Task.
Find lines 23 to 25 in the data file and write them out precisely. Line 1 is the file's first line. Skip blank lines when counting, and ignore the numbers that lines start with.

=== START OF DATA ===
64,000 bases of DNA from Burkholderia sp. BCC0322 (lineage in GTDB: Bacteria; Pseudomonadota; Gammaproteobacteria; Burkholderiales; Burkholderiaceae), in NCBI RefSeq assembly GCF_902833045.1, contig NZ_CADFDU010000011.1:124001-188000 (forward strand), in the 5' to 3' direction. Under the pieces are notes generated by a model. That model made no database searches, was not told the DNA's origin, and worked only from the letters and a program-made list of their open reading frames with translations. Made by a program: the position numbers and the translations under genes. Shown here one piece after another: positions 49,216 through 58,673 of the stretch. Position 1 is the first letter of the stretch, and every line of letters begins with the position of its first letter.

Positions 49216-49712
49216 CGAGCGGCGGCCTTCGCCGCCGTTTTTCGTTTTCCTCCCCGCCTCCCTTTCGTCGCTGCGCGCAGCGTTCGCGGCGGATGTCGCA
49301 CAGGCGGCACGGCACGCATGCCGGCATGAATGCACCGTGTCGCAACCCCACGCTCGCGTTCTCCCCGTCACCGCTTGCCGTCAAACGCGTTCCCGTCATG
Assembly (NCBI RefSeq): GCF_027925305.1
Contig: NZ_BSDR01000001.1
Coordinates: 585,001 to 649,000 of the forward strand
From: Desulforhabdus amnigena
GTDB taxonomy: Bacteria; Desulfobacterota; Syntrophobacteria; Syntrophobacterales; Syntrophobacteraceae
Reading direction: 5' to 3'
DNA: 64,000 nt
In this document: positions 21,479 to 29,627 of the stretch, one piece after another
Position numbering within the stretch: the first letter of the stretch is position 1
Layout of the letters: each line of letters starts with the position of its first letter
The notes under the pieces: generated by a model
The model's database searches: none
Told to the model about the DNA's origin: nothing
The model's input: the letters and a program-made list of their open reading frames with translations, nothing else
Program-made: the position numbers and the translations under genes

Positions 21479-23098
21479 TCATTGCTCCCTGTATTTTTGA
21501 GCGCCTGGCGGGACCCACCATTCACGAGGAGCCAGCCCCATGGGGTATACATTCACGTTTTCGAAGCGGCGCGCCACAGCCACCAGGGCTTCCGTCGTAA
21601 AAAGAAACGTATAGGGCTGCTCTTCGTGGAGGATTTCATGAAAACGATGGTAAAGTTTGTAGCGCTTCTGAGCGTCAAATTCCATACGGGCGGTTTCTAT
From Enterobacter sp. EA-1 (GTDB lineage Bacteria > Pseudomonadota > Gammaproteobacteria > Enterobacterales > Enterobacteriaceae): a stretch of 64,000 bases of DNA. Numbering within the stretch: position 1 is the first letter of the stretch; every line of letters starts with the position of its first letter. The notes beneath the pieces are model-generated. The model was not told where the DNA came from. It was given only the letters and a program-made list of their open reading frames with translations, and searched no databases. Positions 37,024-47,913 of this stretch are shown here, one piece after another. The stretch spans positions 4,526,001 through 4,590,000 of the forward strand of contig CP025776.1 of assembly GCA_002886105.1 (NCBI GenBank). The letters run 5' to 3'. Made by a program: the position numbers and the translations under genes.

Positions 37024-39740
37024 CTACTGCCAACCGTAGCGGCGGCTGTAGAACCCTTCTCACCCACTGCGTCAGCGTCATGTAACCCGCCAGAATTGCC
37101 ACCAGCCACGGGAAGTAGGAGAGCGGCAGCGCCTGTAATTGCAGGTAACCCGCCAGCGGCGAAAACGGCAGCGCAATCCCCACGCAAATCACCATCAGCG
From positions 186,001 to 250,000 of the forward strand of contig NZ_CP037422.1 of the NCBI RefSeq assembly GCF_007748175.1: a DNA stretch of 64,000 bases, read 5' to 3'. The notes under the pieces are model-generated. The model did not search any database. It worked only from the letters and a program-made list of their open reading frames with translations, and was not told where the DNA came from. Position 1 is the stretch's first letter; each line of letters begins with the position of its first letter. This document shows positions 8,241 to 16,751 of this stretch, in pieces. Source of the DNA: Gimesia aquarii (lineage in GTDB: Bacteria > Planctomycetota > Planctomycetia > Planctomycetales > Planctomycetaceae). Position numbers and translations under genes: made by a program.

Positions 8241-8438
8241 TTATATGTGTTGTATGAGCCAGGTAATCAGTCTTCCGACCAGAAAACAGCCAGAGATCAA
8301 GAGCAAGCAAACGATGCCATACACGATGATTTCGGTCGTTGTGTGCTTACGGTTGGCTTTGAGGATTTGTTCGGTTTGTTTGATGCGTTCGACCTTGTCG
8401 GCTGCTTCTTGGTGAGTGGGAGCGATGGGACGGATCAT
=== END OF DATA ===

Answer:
21601 AAAGAAACGTATAGGGCTGCTCTTCGTGGAGGATTTCATGAAAACGATGGTAAAGTTTGTAGCGCTTCTGAGCGTCAAATTCCATACGGGCGGTTTCTAT
From Enterobacter sp. EA-1 (GTDB lineage Bacteria > Pseudomonadota > Gammaproteobacteria > Enterobacterales > Enterobacteriaceae): a stretch of 64,000 bases of DNA. Numbering within the stretch: position 1 is the first letter of the stretch; every line of letters starts with the position of its first letter. The notes beneath the pieces are model-generated. The model was not told where the DNA came from. It was given only the letters and a program-made list of their open reading frames with translations, and searched no databases. Positions 37,024-47,913 of this stretch are shown here, one piece after another. The stretch spans positions 4,526,001 through 4,590,000 of the forward strand of contig CP025776.1 of assembly GCA_002886105.1 (NCBI GenBank). The letters run 5' to 3'. Made by a program: the position numbers and the translations under genes.

Positions 37024-39740